There are vast and powerful systems of breathing that can stimulate the mind, sometimes to excess. Deep meditation requires only that the breath be systematically slowed or lengthened. This happens naturally as we go within, but can be encouraged by a method of breathing called kalibasa in Shum, my language of meditation. During kalibasa, the breath is counted, nine counts as we inhale, hold one count, nine counts as we exhale, hold one count. The length of the beats, or the rhythm of the breath, will slow as the meditation is sustained, until we are counting to the beat of the heart, hridaya spanda pranayama. This exercise allows awareness to flow into an area of the mind that is intensely alive, peaceful, blissful and conceives the totality of a concept rather than thinking out the various parts.

Sutra 96 of the Nandinatha Sutras

She Worships Her Wedding Pendant

Each of Siva's married women devotees each morning worships her wedding pendant, for it betokens her dear husband, whom she reveres as Siva Himself, and the spiritual bond and goals she shares with him. Aum.

Lesson 96 from Merging with Siva

The Art of Being Constant

There is an art which you can learn which will make all of your decisions easier. It is the art of being constant. Consistency wins. Consistency is one of the most important qualities of a devotee. It is only through consistency in your daily life that you gain the awareness which enables you to cognize the experiences of life, taking from them their real lessons. It is only through consistency that you can avoid many of the boulders that lie in your way on the classical yoga path to enlightenment.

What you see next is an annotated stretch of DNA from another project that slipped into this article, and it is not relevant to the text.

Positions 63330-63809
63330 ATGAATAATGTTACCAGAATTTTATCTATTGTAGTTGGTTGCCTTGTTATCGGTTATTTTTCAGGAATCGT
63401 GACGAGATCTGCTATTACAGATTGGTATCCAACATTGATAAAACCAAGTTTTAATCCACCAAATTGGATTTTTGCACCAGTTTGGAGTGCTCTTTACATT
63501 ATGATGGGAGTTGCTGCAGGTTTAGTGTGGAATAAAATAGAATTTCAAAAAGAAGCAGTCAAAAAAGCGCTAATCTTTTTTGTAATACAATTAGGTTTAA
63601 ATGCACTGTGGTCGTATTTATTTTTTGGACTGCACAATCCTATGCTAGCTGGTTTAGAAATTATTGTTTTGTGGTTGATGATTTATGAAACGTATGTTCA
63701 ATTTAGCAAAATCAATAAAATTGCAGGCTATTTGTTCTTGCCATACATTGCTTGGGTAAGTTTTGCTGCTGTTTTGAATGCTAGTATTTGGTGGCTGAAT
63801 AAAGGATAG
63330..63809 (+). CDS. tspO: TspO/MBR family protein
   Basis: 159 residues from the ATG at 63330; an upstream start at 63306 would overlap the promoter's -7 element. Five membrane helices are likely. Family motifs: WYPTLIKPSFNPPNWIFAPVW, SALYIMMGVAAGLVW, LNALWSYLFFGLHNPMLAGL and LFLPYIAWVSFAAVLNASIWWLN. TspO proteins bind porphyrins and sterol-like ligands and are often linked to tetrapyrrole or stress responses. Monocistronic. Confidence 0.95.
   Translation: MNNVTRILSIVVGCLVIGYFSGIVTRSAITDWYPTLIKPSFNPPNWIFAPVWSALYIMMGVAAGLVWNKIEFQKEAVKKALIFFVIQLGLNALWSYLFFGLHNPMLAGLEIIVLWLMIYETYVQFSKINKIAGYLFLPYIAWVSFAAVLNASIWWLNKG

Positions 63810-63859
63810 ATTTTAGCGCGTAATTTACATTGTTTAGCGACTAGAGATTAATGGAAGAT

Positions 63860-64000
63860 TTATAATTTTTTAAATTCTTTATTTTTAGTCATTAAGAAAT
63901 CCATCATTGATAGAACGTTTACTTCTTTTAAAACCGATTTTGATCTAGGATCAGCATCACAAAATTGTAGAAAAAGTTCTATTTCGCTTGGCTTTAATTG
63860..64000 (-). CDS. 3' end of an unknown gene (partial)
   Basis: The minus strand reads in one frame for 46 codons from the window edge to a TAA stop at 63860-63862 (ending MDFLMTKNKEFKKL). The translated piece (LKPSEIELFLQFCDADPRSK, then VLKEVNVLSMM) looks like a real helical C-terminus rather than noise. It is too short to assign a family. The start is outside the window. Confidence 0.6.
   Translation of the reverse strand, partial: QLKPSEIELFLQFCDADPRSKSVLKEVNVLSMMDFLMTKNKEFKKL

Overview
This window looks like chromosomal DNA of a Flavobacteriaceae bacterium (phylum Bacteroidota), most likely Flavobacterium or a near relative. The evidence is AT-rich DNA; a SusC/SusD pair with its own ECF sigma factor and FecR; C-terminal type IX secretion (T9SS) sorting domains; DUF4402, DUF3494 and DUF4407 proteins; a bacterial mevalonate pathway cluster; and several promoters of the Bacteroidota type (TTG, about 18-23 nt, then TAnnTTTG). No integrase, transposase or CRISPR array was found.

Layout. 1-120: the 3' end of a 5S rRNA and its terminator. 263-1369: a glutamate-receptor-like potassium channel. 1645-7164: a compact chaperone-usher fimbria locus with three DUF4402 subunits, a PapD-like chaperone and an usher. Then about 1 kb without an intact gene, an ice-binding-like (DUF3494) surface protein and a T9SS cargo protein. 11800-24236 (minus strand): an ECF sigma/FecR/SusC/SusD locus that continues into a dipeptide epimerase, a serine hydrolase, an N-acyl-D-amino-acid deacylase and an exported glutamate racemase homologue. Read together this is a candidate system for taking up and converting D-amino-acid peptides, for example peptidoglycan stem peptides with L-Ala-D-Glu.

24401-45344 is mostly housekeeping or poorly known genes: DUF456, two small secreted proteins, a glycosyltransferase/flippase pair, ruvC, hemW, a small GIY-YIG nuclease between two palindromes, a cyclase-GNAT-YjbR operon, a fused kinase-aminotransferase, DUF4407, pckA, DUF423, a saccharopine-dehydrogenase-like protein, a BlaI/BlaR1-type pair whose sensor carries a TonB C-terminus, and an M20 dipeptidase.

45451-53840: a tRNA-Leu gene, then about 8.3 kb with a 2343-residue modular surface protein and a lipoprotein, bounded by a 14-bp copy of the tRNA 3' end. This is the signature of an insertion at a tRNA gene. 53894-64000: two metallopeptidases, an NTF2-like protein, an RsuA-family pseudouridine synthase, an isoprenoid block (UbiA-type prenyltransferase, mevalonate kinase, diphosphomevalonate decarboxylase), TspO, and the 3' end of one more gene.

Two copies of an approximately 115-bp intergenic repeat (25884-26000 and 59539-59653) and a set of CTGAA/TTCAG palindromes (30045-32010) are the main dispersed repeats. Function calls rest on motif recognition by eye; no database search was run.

Practice the art of being constant and you will unfold your destiny, discover what you were born to do and learn how to accomplish it in this life. For in that security you will awaken and fulfill your destiny and realize the Self. Thus, having your feet planted firmly on the ground, your consciousness can dwell freely in the spirit born of Self Realization.

Study your approach to life today as you practice this exercise. Take some of the experiences from your subconscious state of mind. Add them up and see how well your life balances out. Visualize a scale before you. Put the total of the experiences understood and the lessons derived from them on one side. Put on the other side of the scale the total number of experiences that you do not fully understand and from which you can still reap lessons. See how they balance. If they balance evenly, you are well on your way to becoming steadfast and constant. If they overbalance on the reactionary side, you are on the right track because you now have the power to balance your scale--your subconscious. If they overbalance on the understanding side, you should consider dedicating your life to the service of others.

Sit quietly with your eyes closed. Look deep within and trace back to the peak experiences that have happened through your life from your earliest days. Quickly fan through the pages of your life and pinpoint each climax, and know that that climax was the sum total of many experiences, forming one great experience out of which one great lesson of life was born.

Take the experiences that you are not quite sure of--all the ones that you cannot form into a solid stone of understanding. Take those experiences and resolve to trace down each intuitively. Don't analyze. Just look at the sum total of the experiences, and after awhile you will get your clarification in a flash of intuition. This will be of great benefit to you. The great lessons that those experiences offer will become apparent as you progress in your practice of concentration. Do this and you will do much for yourself.